|Title:||Sick Water is Threatening the MDGs: A Stakeholder Dialogue to Address Capacity Development and Communication Needs|
|Time:||09:00 - 12:30|
On the occasion of the recent release of a rapid response report by UN-HABITAT and UNEP, called "Sick Water? The Central Role of Wastewater Management in Sustainable Development," UN-Water is organiszing this dialogue session, led by the UN-Water Programmes UNW-DPAC, UNW-DPC and WWAP, as well as UN-HABITAT and UNEP, on behalf of all of UN-Water.
The session will bring together on stage water leaders, experts and stakeholders to discuss the challenges and preventive actions, as well as how different agents can provide solutions and response options, to improve water quality.
Event Summary and Conclusions
From UN-Water’s perspective, it is clear that investments are lacking in this area, that apathy in leadership needs to be overcome, and that data for monitoring and reporting needs to be improved and augmented. Institutional change is needed, and UN-Water can help facilitate this process by bringing together collective resources and communications strategies of the UN to work in this direction.
David Osborn of UNEP and Graham Alabaster of UN-Habitat then addressed the audience to introduce the Sick Water report, which lays out the argument for the importance of managing wastewater and its impact on numerous Millennium Development Goals (MDG) targets, thereby making meeting the wastewater challenge not a luxury but a prudent, practical and transformative act that has the ability to boost public health and secure the sustainability of natural resources.
The key messages from the report are that wastewater production is rising rapidly, that wise and immediate investments now will generate multiple future benefits, and that wastewater management is linked to poverty reduction and improved human health.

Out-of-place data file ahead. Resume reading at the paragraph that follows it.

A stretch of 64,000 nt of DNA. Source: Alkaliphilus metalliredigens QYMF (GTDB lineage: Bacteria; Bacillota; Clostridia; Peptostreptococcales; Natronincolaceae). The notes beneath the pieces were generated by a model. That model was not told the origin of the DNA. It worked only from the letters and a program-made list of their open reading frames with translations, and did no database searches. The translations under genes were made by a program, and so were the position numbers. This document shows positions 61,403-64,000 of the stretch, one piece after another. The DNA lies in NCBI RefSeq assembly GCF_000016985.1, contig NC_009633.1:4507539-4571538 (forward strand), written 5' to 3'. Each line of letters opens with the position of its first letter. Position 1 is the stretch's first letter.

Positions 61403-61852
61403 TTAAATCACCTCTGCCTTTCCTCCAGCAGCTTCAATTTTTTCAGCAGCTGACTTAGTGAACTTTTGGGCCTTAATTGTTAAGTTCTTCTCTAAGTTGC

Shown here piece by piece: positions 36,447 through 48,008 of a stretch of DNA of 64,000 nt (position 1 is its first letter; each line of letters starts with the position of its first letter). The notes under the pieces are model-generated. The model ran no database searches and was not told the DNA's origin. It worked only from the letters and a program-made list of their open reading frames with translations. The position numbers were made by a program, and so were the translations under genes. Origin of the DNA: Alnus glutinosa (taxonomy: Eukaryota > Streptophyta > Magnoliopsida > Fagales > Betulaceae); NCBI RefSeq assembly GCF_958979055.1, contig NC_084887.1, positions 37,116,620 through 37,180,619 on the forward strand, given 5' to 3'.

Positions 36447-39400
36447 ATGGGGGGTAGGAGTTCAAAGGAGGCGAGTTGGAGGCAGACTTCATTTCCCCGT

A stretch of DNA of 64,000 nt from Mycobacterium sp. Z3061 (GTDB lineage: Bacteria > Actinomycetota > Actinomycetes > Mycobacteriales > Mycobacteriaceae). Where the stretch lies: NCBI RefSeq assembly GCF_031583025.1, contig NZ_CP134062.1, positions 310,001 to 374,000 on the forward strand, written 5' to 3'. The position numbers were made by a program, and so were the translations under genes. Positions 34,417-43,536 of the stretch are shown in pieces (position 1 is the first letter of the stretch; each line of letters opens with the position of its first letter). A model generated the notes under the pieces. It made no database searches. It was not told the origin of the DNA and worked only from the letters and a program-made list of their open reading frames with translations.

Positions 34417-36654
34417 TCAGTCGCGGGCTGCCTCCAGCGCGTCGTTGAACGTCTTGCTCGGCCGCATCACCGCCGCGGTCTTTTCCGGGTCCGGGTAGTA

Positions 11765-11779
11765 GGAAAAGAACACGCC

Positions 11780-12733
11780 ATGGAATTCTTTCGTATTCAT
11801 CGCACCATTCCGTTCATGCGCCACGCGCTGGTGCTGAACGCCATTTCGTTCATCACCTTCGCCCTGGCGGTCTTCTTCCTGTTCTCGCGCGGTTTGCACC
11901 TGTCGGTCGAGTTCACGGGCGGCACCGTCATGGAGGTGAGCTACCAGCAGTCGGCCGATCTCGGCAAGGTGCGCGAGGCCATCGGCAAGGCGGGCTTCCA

To do this, multi-sectoral, individualized management cocktails are needed which look at the entire lifecycle of a project to include long-term operation, maintenance and decommission in order to avoid stranded resources. These solutions need to plan for future scenarios and be socially and culturally appropriate. There is also a real need to education and train engineers, communities, policymakers and municipalities.
A panel of experts was then introduced to include the following aspects:
In addition, four stakeholders were present to represent the following issues/perspectives:
The session that followed was a lively discussion moderated by David Osborn to include input from the audience and interaction among the stakeholders and experts. Six main topics formed the focal areas for discussions: economics (such as the opportunity cost of ignoring wastewater management), financing (a need for an individualized mix of subsidies, taxes, tariffs, transfers, etc), the need for changes in perceptions of risks and awareness, capacity development issues, gender equity/community acceptance, and issues of scale.
From the stakeholders, there emerged three important issues, which were trust in government, scale (local, municipal, catchment or basins), and the need for institutional as well as capacity development.
All agreed that change needs to happen and that local conditions, cultures and stakeholders need to be taken into account while scaling up to the highest possible level of authority to make real change happen. The Directors of the three programme offices of UN-Water took on roles to wrap-up and facilitate the session.
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